Researchers ranging from microbiologists to physicists were brought together with 180 students (11-16 year olds) from seven different Edinburgh schools in an interactive and informal way at the “Celebrating Science- Careers Event” held at Our Dynamic Earth, led by the Scientific Director, Dr Hermione Cockburn.
The collaboration of Our Dynamic Earth with Heriot-Watt scientists stemmed from the ‘Science, not Gender’ networking session held last year by HW Engage. There were just under a dozen delegates representing Heriot-Watt from across the different science disciplines.
PhD students from the School of Life Sciences Leagh Powell, Theodora Mantso, Valentina Ricottone, and Danai Patsiou organised an exhibit demonstrating a variety of ways nanomaterials are used in the world around us and how we research these materials. The exhibit contained snails used to study the environmental impact of nanomaterials, nanomedicines being developed and a selection of everyday items that contain nanomaterials, such as sunscreen and mascara.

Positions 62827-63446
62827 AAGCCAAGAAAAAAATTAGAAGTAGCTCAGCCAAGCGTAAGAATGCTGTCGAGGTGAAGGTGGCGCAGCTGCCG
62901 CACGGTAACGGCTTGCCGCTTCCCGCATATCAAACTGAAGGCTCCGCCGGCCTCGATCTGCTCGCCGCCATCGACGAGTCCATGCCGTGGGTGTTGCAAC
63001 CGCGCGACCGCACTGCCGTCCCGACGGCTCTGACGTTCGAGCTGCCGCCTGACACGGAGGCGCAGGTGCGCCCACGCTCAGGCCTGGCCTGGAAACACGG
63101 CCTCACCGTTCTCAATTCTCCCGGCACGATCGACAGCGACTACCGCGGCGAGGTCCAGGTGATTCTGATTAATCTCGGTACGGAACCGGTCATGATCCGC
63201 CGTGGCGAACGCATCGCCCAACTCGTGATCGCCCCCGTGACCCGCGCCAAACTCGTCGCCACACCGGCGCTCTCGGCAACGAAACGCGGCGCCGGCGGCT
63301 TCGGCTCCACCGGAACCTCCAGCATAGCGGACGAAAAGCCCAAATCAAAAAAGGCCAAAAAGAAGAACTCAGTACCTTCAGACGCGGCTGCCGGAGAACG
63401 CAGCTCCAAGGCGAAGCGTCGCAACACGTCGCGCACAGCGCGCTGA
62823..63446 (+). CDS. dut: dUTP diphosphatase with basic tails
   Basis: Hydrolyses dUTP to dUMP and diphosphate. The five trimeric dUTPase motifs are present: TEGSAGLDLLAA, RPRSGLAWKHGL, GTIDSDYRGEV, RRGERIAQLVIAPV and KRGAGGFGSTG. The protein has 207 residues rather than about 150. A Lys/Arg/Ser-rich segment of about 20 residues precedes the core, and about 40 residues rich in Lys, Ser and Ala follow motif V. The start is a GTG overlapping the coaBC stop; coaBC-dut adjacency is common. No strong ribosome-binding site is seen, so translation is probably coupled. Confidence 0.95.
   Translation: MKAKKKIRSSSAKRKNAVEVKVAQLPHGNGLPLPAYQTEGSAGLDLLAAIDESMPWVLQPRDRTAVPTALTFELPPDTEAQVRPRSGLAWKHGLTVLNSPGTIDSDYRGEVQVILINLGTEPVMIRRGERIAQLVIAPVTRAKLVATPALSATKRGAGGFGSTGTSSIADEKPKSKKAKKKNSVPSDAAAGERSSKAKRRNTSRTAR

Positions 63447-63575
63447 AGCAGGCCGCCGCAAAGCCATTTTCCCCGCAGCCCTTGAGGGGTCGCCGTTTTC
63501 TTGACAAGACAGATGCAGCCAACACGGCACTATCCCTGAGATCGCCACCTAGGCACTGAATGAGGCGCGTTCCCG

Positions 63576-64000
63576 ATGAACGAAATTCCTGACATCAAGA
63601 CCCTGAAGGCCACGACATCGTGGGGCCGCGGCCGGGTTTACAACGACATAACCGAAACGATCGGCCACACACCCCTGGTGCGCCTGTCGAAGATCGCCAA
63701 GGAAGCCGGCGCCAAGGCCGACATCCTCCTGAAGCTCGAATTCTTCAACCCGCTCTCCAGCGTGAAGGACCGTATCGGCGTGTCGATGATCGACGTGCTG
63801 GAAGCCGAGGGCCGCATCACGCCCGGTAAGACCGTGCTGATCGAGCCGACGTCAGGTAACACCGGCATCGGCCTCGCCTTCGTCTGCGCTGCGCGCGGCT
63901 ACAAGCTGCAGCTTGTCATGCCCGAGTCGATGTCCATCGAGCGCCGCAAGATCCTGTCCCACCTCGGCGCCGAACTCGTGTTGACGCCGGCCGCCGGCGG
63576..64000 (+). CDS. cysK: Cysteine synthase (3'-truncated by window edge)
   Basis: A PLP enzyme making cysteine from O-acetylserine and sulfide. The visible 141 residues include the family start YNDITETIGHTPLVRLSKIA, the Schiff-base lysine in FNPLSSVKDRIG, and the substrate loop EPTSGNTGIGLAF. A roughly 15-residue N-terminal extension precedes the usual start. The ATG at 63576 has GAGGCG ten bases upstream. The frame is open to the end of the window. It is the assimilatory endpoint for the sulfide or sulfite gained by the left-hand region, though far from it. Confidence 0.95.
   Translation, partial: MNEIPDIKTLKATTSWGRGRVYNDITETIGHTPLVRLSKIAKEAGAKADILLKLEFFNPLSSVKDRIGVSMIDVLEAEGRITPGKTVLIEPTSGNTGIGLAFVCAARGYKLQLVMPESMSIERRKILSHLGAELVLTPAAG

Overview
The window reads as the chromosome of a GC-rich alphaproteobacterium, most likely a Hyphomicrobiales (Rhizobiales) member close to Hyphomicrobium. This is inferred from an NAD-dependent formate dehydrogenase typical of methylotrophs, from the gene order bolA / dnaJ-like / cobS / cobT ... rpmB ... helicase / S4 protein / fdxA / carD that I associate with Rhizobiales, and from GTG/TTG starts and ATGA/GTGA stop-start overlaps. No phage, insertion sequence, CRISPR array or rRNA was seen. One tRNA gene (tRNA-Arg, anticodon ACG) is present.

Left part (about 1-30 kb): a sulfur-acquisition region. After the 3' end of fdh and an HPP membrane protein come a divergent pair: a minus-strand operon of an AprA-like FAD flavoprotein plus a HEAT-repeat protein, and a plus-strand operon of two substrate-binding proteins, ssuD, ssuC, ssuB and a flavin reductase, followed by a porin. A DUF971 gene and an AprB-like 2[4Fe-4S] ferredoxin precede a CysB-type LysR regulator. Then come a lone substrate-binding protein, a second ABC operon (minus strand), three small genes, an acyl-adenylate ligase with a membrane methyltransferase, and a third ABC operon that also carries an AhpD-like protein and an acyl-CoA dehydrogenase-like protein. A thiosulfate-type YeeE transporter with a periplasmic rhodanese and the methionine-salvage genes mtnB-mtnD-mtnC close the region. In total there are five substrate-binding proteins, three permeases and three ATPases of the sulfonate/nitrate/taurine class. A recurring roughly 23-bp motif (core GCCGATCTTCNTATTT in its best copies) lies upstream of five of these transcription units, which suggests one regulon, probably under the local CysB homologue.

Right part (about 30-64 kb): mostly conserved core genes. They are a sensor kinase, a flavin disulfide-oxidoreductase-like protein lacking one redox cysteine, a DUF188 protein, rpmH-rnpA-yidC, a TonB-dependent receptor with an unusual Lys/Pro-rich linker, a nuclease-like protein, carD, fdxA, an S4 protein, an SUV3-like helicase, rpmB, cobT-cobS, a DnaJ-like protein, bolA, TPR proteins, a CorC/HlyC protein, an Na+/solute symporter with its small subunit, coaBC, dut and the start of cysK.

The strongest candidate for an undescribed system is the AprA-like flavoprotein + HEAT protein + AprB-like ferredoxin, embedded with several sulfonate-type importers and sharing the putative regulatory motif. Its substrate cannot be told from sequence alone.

Dr Ana Catarino, Marie Curie Fellow at the School of Life Sciences, presented a talk 'Neither here nor there: adventures of a marine biologist', covering her career path to date and the exciting opportunities in a research career including travel.
Highlighting the importance of physics and interdisciplinarity were Dr Ali Dun from The Edinburgh Super-resolution Imaging Consortium (ESRIC) and Dr Deirdre Kavanagh from the Institute of Biological Chemistry, Biophysics and Bioengineering at Heriot-Watt University. They showed off some of the work going on within the Institute in fluorescent microscopy and spoke to some very inquisitive pupils.
Dr Hermione Cockburn, Scientific Director of Our Dynamic Earth, said “Dynamic Earth is delighted to be working with Heriot-Watt University on ways to encourage children and young people to study science and consider a career in STEM subjects."
Feedback and questions from the students was encouraged throughout the talks and demonstrations, with the high level of interest and excitement indicating a promising future for science research in Scotland.